How enterprises can avoid violating the Stored Communications Act

I saw that there was a recent case in Ohio, Lazette v. Kulmatycki, where a company was found in violation of the Stored Communications Act, or SCA, because it didn't adequately tell employees how it monitors communications on BYOD devices. What sort of BYOD monitoring details should we include (or not include) in our policy?

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The case is quite interesting for IT administrators because it actually does not involve a BYOD device. Rather, it covers personal use of a company-owned device.

In this case, Sandi Lazette sued her previous employer, Verizon Wireless, after discovering that her former supervisor used the cached credentials on her company-owned BlackBerry to access her Gmail account after the end of her employment with the firm. Lazette believed that she had removed her personal email account from the device before turning it in, but she had not actually done so. She alleged that her supervisor used the device to access her account over the next 18 months, reading her email and sharing it with others.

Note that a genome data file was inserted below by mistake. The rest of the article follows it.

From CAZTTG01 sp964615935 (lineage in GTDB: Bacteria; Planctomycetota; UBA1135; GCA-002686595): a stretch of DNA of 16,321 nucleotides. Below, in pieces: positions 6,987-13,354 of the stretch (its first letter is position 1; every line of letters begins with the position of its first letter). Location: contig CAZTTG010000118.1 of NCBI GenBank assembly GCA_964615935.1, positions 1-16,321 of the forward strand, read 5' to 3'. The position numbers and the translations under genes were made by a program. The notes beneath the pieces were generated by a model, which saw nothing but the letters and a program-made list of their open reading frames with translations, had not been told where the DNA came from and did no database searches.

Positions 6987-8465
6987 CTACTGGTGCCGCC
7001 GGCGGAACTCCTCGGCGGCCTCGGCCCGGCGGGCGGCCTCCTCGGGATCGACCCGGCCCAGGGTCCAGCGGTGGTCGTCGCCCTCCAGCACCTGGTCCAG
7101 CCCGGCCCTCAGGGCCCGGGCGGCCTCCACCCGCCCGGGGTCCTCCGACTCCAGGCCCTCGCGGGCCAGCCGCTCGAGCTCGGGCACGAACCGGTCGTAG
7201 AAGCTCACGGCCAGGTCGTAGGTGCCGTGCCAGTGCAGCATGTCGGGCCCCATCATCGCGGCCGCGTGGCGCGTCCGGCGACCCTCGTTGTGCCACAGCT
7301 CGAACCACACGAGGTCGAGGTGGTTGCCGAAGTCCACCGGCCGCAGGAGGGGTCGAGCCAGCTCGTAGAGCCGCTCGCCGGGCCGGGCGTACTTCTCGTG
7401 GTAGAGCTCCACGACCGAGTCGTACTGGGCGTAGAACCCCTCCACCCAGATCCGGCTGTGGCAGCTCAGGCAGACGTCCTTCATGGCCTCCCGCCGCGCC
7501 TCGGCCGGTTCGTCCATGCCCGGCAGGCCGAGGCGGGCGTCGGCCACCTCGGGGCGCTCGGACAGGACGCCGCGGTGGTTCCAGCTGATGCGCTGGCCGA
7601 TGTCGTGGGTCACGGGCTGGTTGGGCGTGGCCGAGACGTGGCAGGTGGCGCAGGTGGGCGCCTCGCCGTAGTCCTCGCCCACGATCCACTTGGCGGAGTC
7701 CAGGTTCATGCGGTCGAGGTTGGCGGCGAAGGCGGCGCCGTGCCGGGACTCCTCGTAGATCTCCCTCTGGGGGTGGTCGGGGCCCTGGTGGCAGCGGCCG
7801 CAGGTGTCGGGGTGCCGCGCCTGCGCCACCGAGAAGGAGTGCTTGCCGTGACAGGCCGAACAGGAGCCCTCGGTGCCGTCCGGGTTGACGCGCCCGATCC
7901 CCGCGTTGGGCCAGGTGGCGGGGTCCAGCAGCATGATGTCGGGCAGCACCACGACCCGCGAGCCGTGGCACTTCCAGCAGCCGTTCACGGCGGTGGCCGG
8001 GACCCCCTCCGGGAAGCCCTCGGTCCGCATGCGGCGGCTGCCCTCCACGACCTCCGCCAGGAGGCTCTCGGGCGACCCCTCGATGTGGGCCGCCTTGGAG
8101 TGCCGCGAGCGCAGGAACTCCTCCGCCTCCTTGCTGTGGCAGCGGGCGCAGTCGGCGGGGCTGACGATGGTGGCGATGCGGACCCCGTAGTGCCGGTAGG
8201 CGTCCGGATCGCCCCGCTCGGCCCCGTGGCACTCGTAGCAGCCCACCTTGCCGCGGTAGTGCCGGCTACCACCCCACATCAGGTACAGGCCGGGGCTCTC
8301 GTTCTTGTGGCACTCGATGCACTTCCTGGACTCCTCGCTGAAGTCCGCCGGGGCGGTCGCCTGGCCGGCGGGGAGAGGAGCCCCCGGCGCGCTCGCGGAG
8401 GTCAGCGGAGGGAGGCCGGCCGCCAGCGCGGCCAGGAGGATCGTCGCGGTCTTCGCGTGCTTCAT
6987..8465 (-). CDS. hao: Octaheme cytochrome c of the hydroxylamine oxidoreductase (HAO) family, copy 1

In June, the court overruled a motion by Verizon to dismiss the case outright, clearing the way for it to proceed to trial. This does not yet mean that Verizon has been found guilty of violating the Stored Communications Act, but it certainly does serve as a warning to IT administrators in firms that allow the personal use of mobile devices.

It is clear that, any legal claims notwithstanding, having knowledge of someone's username and password does not provide the right to use that information to access an account. Firms worried about the potential for similar litigation by their employees should consider adopting a standard process used to clear account information from mobile devices before reassigning them to other employees. The most straightforward way to achieve this would be to systematically wipe all of devices' contents before transferring their ownership.

This was first published in September 2013

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